Lawrence Dallaglio has called a shock end to his international career, stepping down as captain of England's rugby union team.
The 32-year-old said the "time was right to stand aside" after 10 years and 73 caps with the national side.
But he denied that there had been any rift with England coach Clive Woodward.
Favourites to replace him for November Tests against South Africa, Australia and Canada are Jonny Wilkinson, flanker Richard Hill and prop Phil Vickery.
"I've been very fortunate to have played with and against some of the greatest players the game has ever seen," said Dallaglio.
"And I feel after 10 years of being an England player the time is right to step aside.
"I've always felt that I would know, almost instinctively, when it was the right time to retire from playing for England. I honestly feel that time is now."
Dallaglio confirmed that he would honour the remaining two years of his club contract at Wasps.
But he admitted that playing for his country was the "greatest honour" and would not rule out playing for the Lions on their tour of New Zealand.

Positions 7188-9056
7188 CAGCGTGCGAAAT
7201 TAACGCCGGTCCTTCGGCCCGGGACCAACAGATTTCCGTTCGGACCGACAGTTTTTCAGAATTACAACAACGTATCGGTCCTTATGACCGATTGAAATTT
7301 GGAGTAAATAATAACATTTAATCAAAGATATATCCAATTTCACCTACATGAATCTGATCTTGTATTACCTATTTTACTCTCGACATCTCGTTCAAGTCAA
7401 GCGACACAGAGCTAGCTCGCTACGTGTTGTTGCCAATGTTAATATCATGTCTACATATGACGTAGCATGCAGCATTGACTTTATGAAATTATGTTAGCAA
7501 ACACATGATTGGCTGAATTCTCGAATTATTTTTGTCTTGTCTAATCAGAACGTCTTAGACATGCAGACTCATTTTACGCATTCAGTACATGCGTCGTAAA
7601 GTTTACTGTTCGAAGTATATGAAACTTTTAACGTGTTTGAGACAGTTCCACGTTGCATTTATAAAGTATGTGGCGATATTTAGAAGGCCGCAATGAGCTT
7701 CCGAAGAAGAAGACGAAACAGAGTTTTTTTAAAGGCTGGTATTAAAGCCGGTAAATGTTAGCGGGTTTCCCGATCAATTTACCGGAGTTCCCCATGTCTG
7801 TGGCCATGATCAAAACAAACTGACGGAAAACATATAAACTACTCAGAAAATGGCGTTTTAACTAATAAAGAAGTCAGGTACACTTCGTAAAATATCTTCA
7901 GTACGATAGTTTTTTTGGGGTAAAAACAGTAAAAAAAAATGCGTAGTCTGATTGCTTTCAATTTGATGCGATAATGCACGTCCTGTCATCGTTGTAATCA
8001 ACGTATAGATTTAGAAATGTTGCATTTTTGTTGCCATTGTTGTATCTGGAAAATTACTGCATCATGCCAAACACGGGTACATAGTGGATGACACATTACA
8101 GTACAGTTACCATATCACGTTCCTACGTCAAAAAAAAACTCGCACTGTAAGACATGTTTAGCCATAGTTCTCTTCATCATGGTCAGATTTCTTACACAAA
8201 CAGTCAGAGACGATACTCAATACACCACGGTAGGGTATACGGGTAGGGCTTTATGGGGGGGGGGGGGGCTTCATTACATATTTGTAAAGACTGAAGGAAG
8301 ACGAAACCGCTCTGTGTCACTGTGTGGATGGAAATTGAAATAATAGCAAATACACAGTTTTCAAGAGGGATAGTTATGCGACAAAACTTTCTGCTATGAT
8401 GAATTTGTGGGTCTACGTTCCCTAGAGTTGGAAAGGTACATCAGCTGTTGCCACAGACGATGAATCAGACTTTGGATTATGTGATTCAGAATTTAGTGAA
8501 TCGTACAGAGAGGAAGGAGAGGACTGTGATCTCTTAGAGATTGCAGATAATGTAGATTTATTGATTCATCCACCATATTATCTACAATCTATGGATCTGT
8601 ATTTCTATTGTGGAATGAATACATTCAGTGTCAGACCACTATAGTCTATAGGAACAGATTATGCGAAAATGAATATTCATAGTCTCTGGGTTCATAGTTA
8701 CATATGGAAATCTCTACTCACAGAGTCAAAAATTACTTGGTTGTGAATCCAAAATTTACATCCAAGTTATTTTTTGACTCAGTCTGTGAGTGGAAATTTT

"In my personal opinion there can be no greater honour or pride than to represent your country," said Dallaglio, a captain on 22 occasions.
"You live the dreams and aspirations of the whole nation and have the ability to inspire and enrich others.
"I've had that privilege 73 times and I would like to thank Sir Clive Woodward, the RFU and all the supporters and sponsors for all the support they have given me."
Woodward paid tribute to Dallaglio's contribution to rugby.
"Lawrence informed me of his decision and I fully understand his reasons," he said.
"He has been not only an outstanding player for England but a great captain and on behalf of all the England squad we wish him well as he continues his career.
"Lawrence was my first captain when I took over the role in September 1997 and he has always been an important and valued member of the squad."